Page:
We have eyelets in stock. They are the 4.3mm (.170") ones. Available in chrome, brass, and bronze color.

We used to stock the smaller ones, but customers complained that they were too small for larger or multiple lines, and old fingers could not work with them as well.
We found they also tend to rip out of the sails much easier. (Hence the need for the backing washer)

The larger eyelets are available for $2.99 /100 Cad.

Peter R.


Hey Dick,
All great points! You obviously know both sides of the coin well.

Here is something to ponder.
4% of the entire RC hobby is boats. (Power, sail, scale, subs, etc.) Of that 4% less than 10% is sailboats.

Flyers and drivers constantly break parts and buy new items for their models.
Sailors typically build a boat, sail it for 5 years, buy nothing new for it, and make most of the parts they need to keep it running.

The numbers are just not there like they are for planes and cars.

As a retailer, why would any smart business owner stock product that never sells and takes up a large space in their store, when they could fill that same space with something that would sell hundreds of times?
As for the stupid people behind the counter, your happiness is irrelevant if the retailer only sees you a few times in 5 years.
If sailboaters were to buy as much as the car or plane guys do, you can be sure that the guy behind the counter would be well versed in sailing terminology and kits, as well as stocking a vast variety of parts.

Sailors are cheap! That?s what makes them sailors and not helicopter pilots.
It is a lifestyle and there is nothing wrong with it.

Here is an open can of worms.

How may people on this board have ever dealt with us here at Climate Models?
How many have actually purchased something?
If you looked and went elsewhere, why did you go somewhere else?

As a retailer and someone who is very dedicated to the hobby, questions like this are a constant concern.
How can we make our customers happier? What do we need to do to bring them what they want?
What do they want?

Peter R.


Amazing what can start a small fight. Simply saying A lack of Canadian suppliers for R/C sailing is true. Try to find them???I should have edited the comment but forgot about it. Granted if we do not support them they disappear. Which is sad. What I meant by this comment is there is a lack of Canadian suppliers that I have found. Or the ones online have a real lousy web site that does not show all if not most of the items they carry. I would prefer to buy Canadian over others. But it is funny when I look at USA companies and they have a product that even with shipping and exchange rate I can get it cheaper then locally. And saving a few dollars is worth it to me. BUT I always ask the local hobby shop if they can match or beat a pricey. At times they come close or cannot move on the pricey , and if I need it today I’ll pay the higher price.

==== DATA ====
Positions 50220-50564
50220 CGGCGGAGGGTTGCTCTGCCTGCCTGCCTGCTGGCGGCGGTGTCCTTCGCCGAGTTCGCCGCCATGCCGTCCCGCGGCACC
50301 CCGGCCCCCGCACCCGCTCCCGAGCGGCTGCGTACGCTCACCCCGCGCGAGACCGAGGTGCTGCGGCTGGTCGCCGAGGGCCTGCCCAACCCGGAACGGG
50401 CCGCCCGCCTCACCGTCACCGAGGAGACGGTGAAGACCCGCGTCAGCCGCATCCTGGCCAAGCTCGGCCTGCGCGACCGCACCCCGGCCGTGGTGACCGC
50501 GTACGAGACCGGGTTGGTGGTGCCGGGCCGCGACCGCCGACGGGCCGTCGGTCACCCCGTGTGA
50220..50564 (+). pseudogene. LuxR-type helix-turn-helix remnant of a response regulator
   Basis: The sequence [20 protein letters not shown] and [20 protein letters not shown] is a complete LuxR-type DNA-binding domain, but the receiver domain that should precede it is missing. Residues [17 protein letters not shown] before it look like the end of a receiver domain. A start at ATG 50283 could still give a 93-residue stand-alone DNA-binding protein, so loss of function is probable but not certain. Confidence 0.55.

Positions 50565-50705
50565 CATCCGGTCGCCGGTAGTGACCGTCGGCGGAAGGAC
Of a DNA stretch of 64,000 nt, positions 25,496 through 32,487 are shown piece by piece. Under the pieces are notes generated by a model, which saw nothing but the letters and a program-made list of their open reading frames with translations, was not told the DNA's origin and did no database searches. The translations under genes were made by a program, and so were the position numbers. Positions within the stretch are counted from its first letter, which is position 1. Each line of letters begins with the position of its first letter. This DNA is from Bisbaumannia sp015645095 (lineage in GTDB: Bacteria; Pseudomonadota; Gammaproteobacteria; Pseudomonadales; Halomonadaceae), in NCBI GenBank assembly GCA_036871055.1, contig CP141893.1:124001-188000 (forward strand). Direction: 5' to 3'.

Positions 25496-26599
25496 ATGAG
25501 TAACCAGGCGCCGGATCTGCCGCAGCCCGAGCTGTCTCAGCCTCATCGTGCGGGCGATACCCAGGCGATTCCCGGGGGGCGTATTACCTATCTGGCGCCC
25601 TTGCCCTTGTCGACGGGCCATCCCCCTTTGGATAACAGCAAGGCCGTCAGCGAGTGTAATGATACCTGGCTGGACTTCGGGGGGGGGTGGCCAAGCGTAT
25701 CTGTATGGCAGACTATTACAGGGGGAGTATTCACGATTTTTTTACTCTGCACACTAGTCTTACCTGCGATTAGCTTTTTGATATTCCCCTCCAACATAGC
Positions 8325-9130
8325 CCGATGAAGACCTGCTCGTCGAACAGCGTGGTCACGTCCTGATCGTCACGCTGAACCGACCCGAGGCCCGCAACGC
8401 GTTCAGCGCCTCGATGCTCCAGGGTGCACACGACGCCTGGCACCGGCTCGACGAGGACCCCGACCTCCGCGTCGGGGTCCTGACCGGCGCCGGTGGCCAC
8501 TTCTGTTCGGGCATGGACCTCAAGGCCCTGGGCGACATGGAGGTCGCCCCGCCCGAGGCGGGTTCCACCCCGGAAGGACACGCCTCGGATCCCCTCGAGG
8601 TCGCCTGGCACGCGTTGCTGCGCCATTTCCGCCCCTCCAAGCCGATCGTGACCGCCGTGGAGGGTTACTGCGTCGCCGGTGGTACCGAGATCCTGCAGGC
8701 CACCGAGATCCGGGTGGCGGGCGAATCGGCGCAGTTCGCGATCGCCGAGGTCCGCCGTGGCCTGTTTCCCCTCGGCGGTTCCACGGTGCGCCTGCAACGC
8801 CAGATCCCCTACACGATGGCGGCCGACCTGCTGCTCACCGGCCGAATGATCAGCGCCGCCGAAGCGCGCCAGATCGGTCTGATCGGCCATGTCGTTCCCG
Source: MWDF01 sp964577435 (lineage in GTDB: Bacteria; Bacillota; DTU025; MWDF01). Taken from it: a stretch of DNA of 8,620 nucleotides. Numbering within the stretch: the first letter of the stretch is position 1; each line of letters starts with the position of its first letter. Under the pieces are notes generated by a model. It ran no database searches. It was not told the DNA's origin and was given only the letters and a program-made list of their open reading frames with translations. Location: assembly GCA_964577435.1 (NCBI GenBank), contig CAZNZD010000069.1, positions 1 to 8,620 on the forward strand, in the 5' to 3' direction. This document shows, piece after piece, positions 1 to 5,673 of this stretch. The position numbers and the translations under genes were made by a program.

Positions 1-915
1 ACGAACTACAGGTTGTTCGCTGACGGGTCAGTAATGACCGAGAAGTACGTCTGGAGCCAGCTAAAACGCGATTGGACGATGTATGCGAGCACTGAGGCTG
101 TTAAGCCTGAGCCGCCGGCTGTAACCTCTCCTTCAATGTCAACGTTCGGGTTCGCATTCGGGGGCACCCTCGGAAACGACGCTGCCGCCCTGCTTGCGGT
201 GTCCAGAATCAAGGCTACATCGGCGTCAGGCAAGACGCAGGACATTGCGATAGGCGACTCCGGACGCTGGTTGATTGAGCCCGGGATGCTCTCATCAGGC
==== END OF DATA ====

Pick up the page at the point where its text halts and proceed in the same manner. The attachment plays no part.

Saying a place is pricey is not a offense as the Local Micheals here is lot higher then other stores. As a axample Balsa wood sheets 1/8 x 4 x 36 = 5.75 plus tax, hobby shop that I deal with locally 5.50 ,and if I go to Calgary 4.75 a sheet.
I for one try to support local bussness first Lucky for me the hobby shop here is great, good staff and willing to help or learn about the projects that I am working on.

Yes I shop out of town and out of country but it is only if I see a item that I want and the local shop cannot get it in.

I have to agree with Dick’s comments.


Hey Jeff,
Dick and I go way back. Nothing on these boards between us is ever a fight.

Dick always brings out some very good points of view. He has a great way of looking at things that I don’t always see.
Even though it may look like a scuffle to the untrained eye, we both compliment each others points very well.

Point being, if Dick said it, you can count on it being a good observation and never a slant on what “might” have been said.
Right from the horses mouth…Not the other end. [:D]

Peter R.


Peter -

thank you for your kind comments. And Peter is correct that wwith differences of opinion, we have managed to remain on civil terms with each other. I too have found the information provided by Peter to be useable and believeable.

You all must excuse me for a while - I need to go and lobby ISAF to remove some of their rules so more carnage occurs on the high seas. [:-devil]

If we can change over to very fast boats, and ones that self-destruct upon contact, then maybe there is a place for us sailors as well[8D] Ho Ho ! In some seriousness - a reason for picking sailboats and not powerboats was simple - I saw a powerboat escape the control of an owner and after hitting the concrete retaining wall, I helped gather up what pieces coud be found - or lifted from the bottom. There is truth, that companies stock what sells. At least we sailors count on slef-destruction in order to purchase a replacement part.

Hmmmmm - maybe, in my mind, I am equating a multihull with a car - if it goes fast enough, it will destruct and I can purchase a new one ! [:D]

If I can interject a comment or two: